• Commercial vehicles (including a combination of vehicles) that are operated on a highway and have a gross vehicle rating over 4,500 kg (10,000 lb.)
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Question #741 (9 of 10)

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To secure paper rolls with eyes horizontal against rearward movement, you can use which of the following except:

  • The vehicle wall.
  • Blocking.
  • Other cargo.
  • Friction mats.
Direction of Potential Movement: Rearward

Methods to Prevent Movement:

  • Other cargo
  • Blocking
  • Fiction mats
  • Tiedowns
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Question #720 (10 of 10)

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When securing a single metal coil with eyes vertical:

  • Attach at least one tiedown diagonally across eye of coil from right side of vehicle to left side of vehicle.
  • These are all requirements.
  • Attach at least one tiedown diagonally across eye of coil from left side of vehicle to right side of vehicle.
  • Attach at least one tiedown over eye of coil from side-to-side.

To prevent the coil from tipping forward, rearward, and sideways, arrange tiedowns to include the following:

  • Attach at least one tiedown diagonally across eye of coil from left side of vehicle to right side of vehicle.
  • Attach at least one tiedown diagonally across eye of coil from right side of vehicle to left side of vehicle.
  • Attach at least one tiedown over eye of coil from side-to-side.
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About The Flatbed Cargo Securement CDL Manual

Studying the flatbed cargo securement CDL manual is not a requirement for getting your CDL permit or license. It is required knowledge for flatbed drivers.

Some questions you should be able to answer for flatbed cargo securement:

  • What is the minimum Working Load Limit of a tiedown used to secure logs?
  • What is the minimum weight of a shipment of paper rolls that would require specific securement requirements?
  • When securing concrete pipe over 45 inches loaded crosswise, which direction must the tiedowns on the front half of the load run?
  • What is a cab shield?
  • When securing concrete pipe over 45 inches loaded crosswise, which direction must the tiedowns on the rear half of the load run?
  • What is a dunnage bag?
  • Who is responsible for inspecting securing devices and cargo within the first 50 miles?
  • How many tiedowns are required on a stack of shortwood loaded crosswise?
  • What is the minimum working load limit of each tiedown used to secure crushed or flattened vehicles?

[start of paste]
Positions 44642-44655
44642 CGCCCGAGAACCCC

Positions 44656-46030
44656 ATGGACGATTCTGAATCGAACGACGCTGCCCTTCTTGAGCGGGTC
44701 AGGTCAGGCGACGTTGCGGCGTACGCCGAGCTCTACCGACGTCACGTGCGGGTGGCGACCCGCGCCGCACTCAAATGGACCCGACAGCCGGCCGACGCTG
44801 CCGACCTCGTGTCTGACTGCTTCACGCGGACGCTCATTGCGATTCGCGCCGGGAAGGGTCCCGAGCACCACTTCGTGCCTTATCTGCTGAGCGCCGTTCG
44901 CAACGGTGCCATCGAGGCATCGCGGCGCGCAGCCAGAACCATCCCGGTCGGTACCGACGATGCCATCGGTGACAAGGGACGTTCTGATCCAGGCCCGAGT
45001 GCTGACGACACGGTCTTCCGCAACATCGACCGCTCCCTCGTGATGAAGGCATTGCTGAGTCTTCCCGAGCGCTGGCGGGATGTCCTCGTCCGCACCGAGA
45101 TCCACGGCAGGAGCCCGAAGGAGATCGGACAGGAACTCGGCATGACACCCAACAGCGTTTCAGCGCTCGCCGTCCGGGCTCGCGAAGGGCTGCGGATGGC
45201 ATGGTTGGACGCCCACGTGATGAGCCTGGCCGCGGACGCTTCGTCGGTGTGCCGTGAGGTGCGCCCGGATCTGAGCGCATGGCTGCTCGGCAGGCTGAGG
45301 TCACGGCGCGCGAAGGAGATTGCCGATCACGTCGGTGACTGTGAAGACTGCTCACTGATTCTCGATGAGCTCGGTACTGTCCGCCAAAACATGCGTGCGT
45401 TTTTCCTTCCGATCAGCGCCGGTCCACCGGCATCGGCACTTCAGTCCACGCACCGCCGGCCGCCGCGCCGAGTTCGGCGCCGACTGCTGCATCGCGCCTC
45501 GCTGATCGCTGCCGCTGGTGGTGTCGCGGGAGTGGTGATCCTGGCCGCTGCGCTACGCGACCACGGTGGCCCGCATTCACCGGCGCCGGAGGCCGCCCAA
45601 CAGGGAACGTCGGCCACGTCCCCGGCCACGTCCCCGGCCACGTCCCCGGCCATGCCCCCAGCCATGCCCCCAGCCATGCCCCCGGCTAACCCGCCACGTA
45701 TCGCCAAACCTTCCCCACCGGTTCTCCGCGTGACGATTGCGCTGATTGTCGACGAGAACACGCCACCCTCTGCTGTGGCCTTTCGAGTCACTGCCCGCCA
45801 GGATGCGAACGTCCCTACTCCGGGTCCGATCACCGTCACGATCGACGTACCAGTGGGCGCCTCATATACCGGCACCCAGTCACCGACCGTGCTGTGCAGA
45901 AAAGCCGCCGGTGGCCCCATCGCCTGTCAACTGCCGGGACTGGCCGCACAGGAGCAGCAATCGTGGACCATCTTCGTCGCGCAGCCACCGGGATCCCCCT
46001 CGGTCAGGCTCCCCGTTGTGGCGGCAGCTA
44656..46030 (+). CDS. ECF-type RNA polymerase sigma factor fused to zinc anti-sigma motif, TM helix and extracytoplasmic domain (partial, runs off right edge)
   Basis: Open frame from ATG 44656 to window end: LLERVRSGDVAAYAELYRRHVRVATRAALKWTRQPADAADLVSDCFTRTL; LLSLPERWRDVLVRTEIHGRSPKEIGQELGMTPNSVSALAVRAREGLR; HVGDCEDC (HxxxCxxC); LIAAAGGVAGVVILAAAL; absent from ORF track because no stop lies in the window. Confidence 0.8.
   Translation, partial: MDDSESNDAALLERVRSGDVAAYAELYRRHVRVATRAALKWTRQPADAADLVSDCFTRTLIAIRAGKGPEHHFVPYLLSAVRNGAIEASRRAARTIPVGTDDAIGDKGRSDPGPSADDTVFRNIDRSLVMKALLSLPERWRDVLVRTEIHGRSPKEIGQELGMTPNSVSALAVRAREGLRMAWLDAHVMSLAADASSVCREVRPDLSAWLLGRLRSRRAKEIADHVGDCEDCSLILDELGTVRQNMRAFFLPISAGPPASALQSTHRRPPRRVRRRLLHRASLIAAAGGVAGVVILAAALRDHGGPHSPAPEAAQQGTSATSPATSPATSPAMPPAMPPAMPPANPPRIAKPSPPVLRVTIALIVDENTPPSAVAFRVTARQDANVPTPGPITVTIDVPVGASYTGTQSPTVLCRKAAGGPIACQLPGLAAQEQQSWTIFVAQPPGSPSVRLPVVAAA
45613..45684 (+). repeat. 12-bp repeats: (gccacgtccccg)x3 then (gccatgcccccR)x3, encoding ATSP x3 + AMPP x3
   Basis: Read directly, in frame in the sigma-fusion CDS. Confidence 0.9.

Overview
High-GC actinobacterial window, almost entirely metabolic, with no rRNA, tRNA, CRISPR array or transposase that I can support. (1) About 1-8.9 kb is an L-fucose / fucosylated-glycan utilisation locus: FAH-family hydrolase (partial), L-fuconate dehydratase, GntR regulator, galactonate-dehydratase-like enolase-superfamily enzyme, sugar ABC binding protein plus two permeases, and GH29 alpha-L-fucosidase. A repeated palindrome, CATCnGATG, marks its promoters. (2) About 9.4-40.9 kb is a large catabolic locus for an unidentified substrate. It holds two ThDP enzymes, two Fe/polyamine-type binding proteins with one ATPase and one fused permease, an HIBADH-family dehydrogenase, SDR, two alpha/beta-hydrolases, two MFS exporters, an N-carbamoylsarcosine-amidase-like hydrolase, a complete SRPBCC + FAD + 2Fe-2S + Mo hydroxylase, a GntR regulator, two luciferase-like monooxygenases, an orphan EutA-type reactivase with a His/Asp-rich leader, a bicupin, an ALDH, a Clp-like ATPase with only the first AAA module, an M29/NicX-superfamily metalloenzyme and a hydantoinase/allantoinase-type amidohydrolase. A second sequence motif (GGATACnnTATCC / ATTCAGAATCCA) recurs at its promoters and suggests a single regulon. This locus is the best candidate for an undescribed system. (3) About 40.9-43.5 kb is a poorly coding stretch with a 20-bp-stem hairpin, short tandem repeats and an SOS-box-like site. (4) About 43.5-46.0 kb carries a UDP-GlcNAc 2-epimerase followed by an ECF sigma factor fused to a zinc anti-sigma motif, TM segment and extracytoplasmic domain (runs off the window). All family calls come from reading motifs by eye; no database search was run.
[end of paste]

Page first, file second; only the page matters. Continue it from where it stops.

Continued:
• Define 'bolster'
  • What is a hook-lift container?
  • When a tiedown is attached directly to the cargo, what is the ideal angle where it attached to the vehicle?

What is a securing device?

Any device specifically manufactured to attach or secure cargo to a vehicle or trailer:

  • Synthetic Webbing
  • Chain
  • Wire rope
  • Manila rope
  • Synthetic rope
  • Steel strapping
  • Clamps and latches
  • Blocking
  • Front-end structure
  • Grab hooks
  • Binders
  • Shackles
  • Winches
  • Stake pockets
  • D-rings
  • Pocket
  • Webbing ratchet
  • Bracing
  • Friction mat

What is a tiedown?

A combination of securing devices that forms an assembly that:

  • Attaches cargo to, or restrains cargo on a vehicle.
  • Is attached to anchor point(s).

Some tiedowns are attached to the cargo and provide direct resistance to restrain the cargo from movement.

Some tie-downs pass over or through the cargo. They create a downward force that increases the effect of friction between the cargo and the deck. This friction restrains the cargo.

Related Cargo Securement Terms That Every Driver Should Know:

  • Tiedown:

    A combination of securing devices which form an assembly that attaches cargo to, or restrains cargo on, a vehicle or trailer, and is attached to anchor point(s).

  • Contained:

    Cargo is contained if it fills a sided vehicle, and every article is in contact with or sufficiently close to a wall or other articles so that it cannot shift or tip if those other articles are also unable to shift or tip.

  • Blocking:

    A structure, device, or another substantial article placed against or around an article to prevent horizontal movement of the article.

How should tiedowns be attached?

Tiedowns can be used in two ways:

  • Attached to the cargo:

    • Tiedowns attached to the vehicle and attached to the cargo.
    • Tiedowns attached to the vehicle, pass through or aroundan article of cargo, and then are attached to the vehicle again.

  • Pass over the cargo:

    • Tiedowns attached to the vehicle, passed over the cargo, and then attached to the vehicle again.

Tiedown placement:

Place the tiedown as close as possible to the spacer.

Position the tiedowns as symetrically as possible over the length of the article.

Position the tiedowns to preserve the integrity of the article.

cargo-securement